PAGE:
The long-awaited cricket complex on the top floor of Jubilee Stadium is ready to open - just in time for the school holidays.
It boasts three lanes, each with a 20-metre run-up, and all without the threat of rain ruining training.
A state-of-the-art bowling machine is set to arrive by the end of the month.
Cricket Wanganui chairman Mark Lithgow said it was great to get the facility up and running, especially as the idea of an indoor net in the city had been talked about "for years".
"We've got a school holiday programme coming up over three days, and from mid-August there will be eight- to 10-week programmes for each age group in Whanganui cricket," Lithgow said.
"We've never had that before.
"The aim is to attract new cricketers as well, and hopefully a place like this will do it."
Fellow board member and former Black Cap Andrew Penn said it was during the winter months that cricketers were able to make technical adjustments to their game.
"That's how you improve, and you can't be doing it during the summer," Penn said.
"The key thing is getting it (the facility) used. You can't overstate the importance of something like this for developing young cricketers.
"Our job as board members is to promote the game as much as we can. The more we can expose those 8, 9, and 10-year-olds to this kind of place the better."
Having the opening of the nets coincide with the Black Caps' recent test championship victory was also a positive for Cricket Wanganui, Lithgow said.
"New Zealand has never had a better team, and they are probably going to be pretty good for the next few years.
"It's a really good time to get people involved in cricket and build our foundations - from the younger age groups upwards."
A new head coach, Peter Bowman, will be arriving in Whanganui at the start of August.
Bowman's role would have a particular focus on junior cricket, Lithgow said.
"He's been involved in cricket all his life, and he's very passionate about the game.
"At the moment his strength is at the under-15 level and below, but he's very keen to upskill to be a high-performance coach as well.
"We're excited to have him on board."
Penn said coaching was of the utmost importance in a sport as technical as cricket.
"You really drill in those basics at an early age, and that's what we see Peter doing."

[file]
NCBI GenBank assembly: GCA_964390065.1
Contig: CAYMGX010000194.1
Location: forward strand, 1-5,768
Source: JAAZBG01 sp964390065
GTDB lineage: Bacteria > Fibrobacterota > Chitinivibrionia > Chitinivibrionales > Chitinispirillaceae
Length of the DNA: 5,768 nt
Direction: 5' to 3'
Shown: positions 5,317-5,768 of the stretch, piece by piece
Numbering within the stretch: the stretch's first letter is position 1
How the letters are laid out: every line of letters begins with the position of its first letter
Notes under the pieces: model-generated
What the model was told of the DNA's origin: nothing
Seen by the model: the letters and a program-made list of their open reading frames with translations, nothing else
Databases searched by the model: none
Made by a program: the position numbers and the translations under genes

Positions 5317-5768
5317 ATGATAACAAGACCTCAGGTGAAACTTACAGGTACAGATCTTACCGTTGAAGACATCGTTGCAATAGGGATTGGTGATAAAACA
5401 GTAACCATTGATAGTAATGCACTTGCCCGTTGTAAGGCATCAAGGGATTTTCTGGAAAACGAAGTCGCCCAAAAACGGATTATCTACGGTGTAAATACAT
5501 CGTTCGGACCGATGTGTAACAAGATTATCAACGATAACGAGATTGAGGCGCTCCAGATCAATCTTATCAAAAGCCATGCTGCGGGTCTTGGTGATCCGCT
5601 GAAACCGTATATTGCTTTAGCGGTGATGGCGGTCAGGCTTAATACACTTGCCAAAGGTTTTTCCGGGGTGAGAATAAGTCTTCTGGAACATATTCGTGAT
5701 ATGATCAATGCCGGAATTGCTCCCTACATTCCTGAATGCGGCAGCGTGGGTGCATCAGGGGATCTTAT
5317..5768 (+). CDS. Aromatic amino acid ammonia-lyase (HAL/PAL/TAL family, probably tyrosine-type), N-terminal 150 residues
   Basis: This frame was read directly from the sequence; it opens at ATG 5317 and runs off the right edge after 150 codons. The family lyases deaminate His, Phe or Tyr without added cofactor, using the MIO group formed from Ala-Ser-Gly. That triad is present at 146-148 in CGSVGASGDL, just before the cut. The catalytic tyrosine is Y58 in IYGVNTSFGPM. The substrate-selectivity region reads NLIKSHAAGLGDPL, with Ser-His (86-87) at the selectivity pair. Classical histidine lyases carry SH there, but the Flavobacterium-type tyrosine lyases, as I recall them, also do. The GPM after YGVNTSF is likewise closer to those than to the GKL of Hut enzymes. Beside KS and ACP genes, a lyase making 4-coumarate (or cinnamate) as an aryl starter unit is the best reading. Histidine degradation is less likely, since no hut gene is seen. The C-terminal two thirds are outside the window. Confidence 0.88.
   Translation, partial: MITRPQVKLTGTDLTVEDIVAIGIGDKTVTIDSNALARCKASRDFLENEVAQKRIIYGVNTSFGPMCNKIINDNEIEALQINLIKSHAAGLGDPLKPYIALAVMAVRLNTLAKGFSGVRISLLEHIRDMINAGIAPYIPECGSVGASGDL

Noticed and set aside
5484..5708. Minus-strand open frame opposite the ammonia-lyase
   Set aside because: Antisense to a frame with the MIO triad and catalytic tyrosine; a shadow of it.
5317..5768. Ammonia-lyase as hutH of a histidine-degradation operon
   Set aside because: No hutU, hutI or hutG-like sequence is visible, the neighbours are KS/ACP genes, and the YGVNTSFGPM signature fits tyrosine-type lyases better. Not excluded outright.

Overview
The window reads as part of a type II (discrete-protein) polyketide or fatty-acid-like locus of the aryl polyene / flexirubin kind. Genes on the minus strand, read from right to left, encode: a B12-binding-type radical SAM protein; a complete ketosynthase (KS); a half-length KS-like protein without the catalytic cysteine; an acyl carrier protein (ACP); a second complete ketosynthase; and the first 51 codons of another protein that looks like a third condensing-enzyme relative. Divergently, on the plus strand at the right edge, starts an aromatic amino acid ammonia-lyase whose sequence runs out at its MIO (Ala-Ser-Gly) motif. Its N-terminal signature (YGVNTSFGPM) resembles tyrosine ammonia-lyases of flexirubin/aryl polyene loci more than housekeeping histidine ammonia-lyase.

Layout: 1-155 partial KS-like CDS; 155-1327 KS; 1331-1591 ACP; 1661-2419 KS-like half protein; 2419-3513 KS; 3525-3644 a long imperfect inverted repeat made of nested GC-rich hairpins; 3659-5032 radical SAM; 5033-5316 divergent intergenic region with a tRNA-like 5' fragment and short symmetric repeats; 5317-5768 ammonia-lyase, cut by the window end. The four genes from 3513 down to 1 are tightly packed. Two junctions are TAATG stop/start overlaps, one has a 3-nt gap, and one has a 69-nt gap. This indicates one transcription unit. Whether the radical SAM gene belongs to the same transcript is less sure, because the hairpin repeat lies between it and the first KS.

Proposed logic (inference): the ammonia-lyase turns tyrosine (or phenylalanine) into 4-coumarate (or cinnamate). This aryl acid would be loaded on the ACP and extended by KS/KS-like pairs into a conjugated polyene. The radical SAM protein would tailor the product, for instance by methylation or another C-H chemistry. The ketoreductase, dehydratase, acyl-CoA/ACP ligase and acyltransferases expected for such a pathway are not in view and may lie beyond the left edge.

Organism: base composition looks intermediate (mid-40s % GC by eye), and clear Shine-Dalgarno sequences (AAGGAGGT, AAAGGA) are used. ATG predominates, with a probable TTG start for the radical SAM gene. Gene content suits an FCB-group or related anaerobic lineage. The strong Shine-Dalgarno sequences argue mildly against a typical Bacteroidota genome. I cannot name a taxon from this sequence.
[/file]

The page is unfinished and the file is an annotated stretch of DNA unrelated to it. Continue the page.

There were around 200 kids playing Kiwi cricket in the Whanganui and Rangitikei districts last season, Lithgow said.
"That's the starting point. Then it's about getting them on to hard ball and moving up from there.
"Peter has got a few ideas around that, and he's keen to get those juniors moving up the grades."
The nets in the facility are designed to stop balls interfering in neighbouring practice sessions, no matter how hard they'd been hit or bowled.
Side screens for both white- and red-ball cricket are also in operation, and the self-loading bowling machine offers batsman a chance to practise against spin bowling as well as pace.
Up until now, it wasn't unusual for young representative cricketers to have their first practice on the Wednesday before their first Saturday game, Lithgow said.
"We've played junior rep games in mid-November and we've only had one or two practices. Suddenly we are playing someone like Horowhenua Kapiti, who are usually in pretty good shape.
"They may win that one but by the end of the season we've caught up.
"This should put us up on a more level playing field with the other associations."
Penn said all the clubs involved in Whanganui cricket were "on the same page".
"It'll be interesting to see how the various teams perform in the summer compared to how they've done in the last two or three years, with the benefit of some pre-season training."
As well as hosting training programmes, the facility will be available for the public to hire.
The school holiday programme invites cricketers in Years 5 to 8 on July 13, Years 9 and 10 on July 14, and Years 11 and 13 on July 15.
It is $40 for the day.
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